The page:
Thursday, June 28, 2007

Heavy Metal nicknames

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Many musicians select stage names like Nikki Sixx. I guess he thought it sounded more like a rock star name and that's part of the business I guess. Then there are people that want nicknames thrown in the middle so you get something like Mark "the animal" Mendoza. Okay, that one was a bit generic, but okay I guess. However former Motorhead drummer Phil "Philthy Animal" Taylor has quite a spectaular nickname. I just wanted to mention a few nicknames and see what people liked or didn't like. I think one definite rule should be that if you pick something descriptive to your skill then you better live up to it. Case in point is Eddie "fingers" Ojeda from Twisted Sister. Okay, he's a guitarist, but by choosing "fingers" he sets himself up pretty high and even though I like that band he just did not live up to that nickname. Another rule is if you should be clever, funny or somehow amusing in choosing a nickname or else don't bother. That brings me to Ratt drummer Bobby "the Blotz" Blotzer. Seriously, that nickname was so lame that it was a waste of ink to have it printed on anything mentioning his name. Dokken drummer "Wild" Mick Brown has a sort of generic nickname, but I thought it fit when I assumed he got it for his drug use and being with women. However he later told a story that he got it because he made up silly lyrics so a roadie or something gave him the name to be like "Weird" Al. After hearing that story I didn't like the nickname as much. Then you have Pretty boy Floyd who were so into nicknames that three of the four members on their debut had them. There was singer Steven "Sex'" Summers, guitarist Kristy "Krash" Majors and drummer Kari "the mouth" Kane.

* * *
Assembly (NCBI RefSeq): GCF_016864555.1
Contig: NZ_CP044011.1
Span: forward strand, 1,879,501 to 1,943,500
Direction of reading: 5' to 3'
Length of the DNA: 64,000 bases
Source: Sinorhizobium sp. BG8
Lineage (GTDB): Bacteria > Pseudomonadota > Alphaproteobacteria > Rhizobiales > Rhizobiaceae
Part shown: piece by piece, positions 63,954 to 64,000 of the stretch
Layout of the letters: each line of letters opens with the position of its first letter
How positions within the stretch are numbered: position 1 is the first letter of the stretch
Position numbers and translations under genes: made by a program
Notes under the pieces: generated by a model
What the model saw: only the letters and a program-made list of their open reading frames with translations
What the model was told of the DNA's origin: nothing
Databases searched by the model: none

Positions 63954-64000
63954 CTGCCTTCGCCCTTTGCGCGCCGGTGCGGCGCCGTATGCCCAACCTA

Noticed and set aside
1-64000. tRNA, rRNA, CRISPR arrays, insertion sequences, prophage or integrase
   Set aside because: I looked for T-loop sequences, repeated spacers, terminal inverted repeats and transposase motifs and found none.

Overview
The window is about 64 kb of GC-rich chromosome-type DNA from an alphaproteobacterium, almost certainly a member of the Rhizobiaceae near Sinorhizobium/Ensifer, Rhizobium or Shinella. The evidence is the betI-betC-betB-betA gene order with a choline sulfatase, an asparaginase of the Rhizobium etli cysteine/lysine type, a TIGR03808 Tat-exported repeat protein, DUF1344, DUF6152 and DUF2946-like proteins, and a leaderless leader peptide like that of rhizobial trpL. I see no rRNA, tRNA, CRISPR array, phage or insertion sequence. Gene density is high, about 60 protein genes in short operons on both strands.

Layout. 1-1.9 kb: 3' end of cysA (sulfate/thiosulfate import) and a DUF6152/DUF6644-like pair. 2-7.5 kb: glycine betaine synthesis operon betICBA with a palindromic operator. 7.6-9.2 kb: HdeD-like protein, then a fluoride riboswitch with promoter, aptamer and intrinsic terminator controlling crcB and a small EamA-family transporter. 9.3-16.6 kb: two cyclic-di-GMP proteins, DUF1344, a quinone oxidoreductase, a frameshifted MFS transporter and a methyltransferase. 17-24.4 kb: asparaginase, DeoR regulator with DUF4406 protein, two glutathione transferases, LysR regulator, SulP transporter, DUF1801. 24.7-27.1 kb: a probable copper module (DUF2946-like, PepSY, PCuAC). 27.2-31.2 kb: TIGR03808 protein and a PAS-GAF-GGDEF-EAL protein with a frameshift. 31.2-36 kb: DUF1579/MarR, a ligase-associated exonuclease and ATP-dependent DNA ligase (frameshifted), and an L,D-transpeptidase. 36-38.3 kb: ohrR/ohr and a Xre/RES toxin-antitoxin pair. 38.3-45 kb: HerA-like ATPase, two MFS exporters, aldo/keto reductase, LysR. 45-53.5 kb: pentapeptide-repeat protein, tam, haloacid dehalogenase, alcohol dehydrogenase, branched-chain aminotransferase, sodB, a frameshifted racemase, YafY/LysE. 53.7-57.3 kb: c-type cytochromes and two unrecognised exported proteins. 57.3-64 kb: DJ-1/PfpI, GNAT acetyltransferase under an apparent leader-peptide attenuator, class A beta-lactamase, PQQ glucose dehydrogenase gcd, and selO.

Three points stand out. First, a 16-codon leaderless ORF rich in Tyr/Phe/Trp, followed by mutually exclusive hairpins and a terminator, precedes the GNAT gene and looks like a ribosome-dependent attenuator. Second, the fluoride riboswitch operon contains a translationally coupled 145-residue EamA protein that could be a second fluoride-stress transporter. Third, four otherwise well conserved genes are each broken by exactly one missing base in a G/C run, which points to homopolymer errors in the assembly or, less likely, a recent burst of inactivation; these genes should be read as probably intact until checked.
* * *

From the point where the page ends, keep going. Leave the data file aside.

***So what do you think of band members using nicknames?
What are some you like?
What nickname would you give yourself if you were in a band?